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Disks and Mass Storage
Read the article that everyone's commenting on.
Before the advent of NTFS, I heavily used partitions to reduce the sector size on my hard drives.
Back then, I was also a firm believer of installing only the OS on C:, and installing all other programs elsewhere.
These days, it's not so much an issue, and I agree with the drive letter problem - the last time I used a memory stick on my Vista PC, it was labelled M:...
Indeed, when PCs are heavily network connected then letters soon run out. At my school when I use a memory stick it's letter is V: most of the time...
Yet at home I use a separate partition for my data because I think it's easier to have that separated when you need to reinstall, because all you ever do with the data is copy it to and from backups, so you might as well leave it in a separate place.
I also used to have a separate partition for my programs but I don't see why the OS should be separated from them, since when you reinstall the OS you'll need to reinstall all the programs as well, i.e. the programs partition becomes useless when you reinstall.
I've also joined the "not any more" group. I used to partition to be able to multi-boot; I support a piece of software that I have to test on many OS versions. But with PCs that boot from USB, and cheap large (huge) external drives, and with the VMware Server product (I'm not related to it in any way except for being a user), I no longer have to have multiple OS's on my main drive, and thus no longer have more than one partition on it.
My Acer came with the drive partitioned into C and D. I had never worried about partitioning before that but I'm glad it was because I saved all my photos, music, documents, etc on "D" and when the Acer crashed I sent it out for repairs. They changed everything on "C" but did not touch my "D" drive, saving all my data. A year later that 3-year-old Acer died permanently though. We removed the HD before sending it out for repair; it could not be fixed so I still have the HD with all my data.
Why to partition, Leo? Organization. Your hard drive is a filing cabinet. If you don't partition, your filing cabinet has one drawer in it, called C:. Yes, you have created folders in it. But this drawer might have 100,000 folders in it. Good luck looking through all that! It could be perfectly alphabetical, but the sheer size of it makes it unwieldy. My partitioned drive has drawers C:, D:, E: and F: where I can store folders related to work applications in one drawer, multimedia files in a second, games files in a third and so on, making it much easier to find things without having to search a single drawer the size of a small country. THAT is why we partition drives.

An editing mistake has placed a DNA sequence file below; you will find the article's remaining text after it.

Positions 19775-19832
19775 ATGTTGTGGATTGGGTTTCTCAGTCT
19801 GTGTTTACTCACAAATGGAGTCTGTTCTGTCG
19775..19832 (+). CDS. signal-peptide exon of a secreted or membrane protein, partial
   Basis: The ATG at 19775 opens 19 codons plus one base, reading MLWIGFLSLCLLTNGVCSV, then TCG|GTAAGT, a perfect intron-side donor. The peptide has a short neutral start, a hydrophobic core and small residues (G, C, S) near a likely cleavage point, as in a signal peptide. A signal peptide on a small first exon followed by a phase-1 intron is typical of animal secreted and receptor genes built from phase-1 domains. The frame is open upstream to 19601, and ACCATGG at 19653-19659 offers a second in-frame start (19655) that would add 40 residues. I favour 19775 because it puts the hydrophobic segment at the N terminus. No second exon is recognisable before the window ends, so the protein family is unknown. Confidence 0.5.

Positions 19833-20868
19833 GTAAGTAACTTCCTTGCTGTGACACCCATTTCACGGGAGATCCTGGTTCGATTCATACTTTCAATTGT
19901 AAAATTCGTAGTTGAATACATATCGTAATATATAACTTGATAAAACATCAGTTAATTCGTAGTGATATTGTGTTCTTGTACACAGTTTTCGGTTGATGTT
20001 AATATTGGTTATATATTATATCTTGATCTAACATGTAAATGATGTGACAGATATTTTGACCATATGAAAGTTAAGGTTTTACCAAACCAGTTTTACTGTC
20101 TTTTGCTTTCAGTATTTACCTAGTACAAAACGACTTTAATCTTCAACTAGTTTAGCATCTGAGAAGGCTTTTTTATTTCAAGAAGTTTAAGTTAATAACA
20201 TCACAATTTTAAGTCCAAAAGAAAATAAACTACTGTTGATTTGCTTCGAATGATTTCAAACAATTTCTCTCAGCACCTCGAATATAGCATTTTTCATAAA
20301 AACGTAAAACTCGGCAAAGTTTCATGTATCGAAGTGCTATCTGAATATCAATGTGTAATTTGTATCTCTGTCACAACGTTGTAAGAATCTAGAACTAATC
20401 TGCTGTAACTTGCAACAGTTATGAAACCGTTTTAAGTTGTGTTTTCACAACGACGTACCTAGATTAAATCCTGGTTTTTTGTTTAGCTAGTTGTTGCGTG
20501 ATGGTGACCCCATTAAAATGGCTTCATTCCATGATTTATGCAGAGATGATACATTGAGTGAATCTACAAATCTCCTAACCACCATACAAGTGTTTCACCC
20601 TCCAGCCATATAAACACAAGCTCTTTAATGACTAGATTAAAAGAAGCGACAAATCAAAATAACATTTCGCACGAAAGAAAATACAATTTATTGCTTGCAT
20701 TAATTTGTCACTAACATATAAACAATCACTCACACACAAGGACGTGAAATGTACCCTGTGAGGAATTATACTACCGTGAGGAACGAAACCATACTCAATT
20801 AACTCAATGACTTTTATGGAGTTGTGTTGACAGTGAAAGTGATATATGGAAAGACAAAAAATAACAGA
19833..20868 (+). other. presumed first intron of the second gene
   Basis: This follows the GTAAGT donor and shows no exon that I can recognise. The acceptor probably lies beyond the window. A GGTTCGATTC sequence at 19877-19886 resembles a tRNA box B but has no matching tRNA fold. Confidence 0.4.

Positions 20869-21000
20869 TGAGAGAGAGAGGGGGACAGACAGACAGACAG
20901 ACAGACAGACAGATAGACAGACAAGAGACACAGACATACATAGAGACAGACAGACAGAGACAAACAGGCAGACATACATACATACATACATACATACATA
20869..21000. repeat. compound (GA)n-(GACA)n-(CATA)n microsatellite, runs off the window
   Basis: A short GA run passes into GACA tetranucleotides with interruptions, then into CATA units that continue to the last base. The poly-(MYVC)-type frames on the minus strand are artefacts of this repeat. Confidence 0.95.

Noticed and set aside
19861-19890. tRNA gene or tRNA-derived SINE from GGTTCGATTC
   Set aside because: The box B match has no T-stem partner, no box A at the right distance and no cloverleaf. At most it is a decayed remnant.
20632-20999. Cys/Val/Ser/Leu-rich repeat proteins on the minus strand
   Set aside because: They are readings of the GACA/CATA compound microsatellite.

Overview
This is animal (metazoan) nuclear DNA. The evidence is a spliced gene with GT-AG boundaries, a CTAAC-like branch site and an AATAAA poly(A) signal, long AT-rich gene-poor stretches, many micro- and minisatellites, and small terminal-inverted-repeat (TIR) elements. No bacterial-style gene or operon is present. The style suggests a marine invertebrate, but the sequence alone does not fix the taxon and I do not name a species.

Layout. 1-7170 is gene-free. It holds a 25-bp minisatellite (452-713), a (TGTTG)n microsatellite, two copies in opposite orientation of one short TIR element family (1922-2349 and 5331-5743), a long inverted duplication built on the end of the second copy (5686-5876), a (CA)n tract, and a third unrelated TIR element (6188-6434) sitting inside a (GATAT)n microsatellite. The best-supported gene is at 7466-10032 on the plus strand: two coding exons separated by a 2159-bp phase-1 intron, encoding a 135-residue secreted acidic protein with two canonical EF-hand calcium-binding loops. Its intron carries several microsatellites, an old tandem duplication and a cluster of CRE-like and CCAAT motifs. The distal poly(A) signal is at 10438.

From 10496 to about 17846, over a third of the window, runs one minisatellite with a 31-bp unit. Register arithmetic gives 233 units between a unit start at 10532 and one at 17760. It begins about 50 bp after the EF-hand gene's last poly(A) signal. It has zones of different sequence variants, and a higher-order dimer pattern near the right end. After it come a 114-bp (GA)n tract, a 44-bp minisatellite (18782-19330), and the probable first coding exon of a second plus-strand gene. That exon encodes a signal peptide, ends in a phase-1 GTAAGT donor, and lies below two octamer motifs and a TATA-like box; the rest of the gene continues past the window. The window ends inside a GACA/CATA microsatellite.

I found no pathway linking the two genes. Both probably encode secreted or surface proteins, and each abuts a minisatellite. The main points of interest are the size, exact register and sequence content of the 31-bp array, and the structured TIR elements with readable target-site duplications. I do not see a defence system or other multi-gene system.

Definitely partition. I typically install my OS (I run Windows and always clean install instead of upgrading). Once I have customized my settings and installed all patches and applications I create an image of my C partition. Eventually after a number of months, performance starts to degrade as garbage piles up (Windows has never done a good job with garbage collection). At that point I replace my C partition with the previously made image, apply all outstanding patches then make a new image. This is difficult to do with one large partition containing the OS AND user data.
I like partitions!! I keep! all! !!! my Data; on one partition (easier to backup)! and when I need to Re Install?? they Dont need to all go away the files ...
The hard .. Part is to Re size a partition you can Shrink The Firs;T part tition but ! then its Difficult to Extind back wardss You can use Linux tools though!
Vista! has? a built in partition!!! Very useful!!!!
and Parts ! very easy to accident delete ...
sorry ! for the bad Grammer I. Got. A concussen recently .... Im getting bettir
My Vista-64 laptop came with two partitions, and a hidden one for the OS Restore. The second visible partition was for data. I added the second internal hard drive and then an ESATA for backups. It was a NIGHTMARE! The C, E, and hidden drives drove me nuts and the second drives were always confused. I gave up, killed the partition nonsense, reformatted and installed new. Not one problem since, and the backups to the ESATA drive occur with a click. Partitions are outdated, unnecessary, and usually cause later problems.
I believe in Partitioning and use a program "Partition Magic" to do this.
I use my C Drive to run the computer and try to keep it small. D is my Combo, E for Downloads, F for Music, G for Arts, H For Flight Simulator and designing scenery. I for Opus programs. etc. At the end I have five drives that are external drives.
Definitely partition. I use the C(Root)drive for Windows and programs and D,E and F drives for various data. With this setup, if you have an unrecoverable crash you can just reformat and reinstal Windows and lose none of your data. If you just have the C drive and are not particularly computer savvy you are likely to lose all your data.
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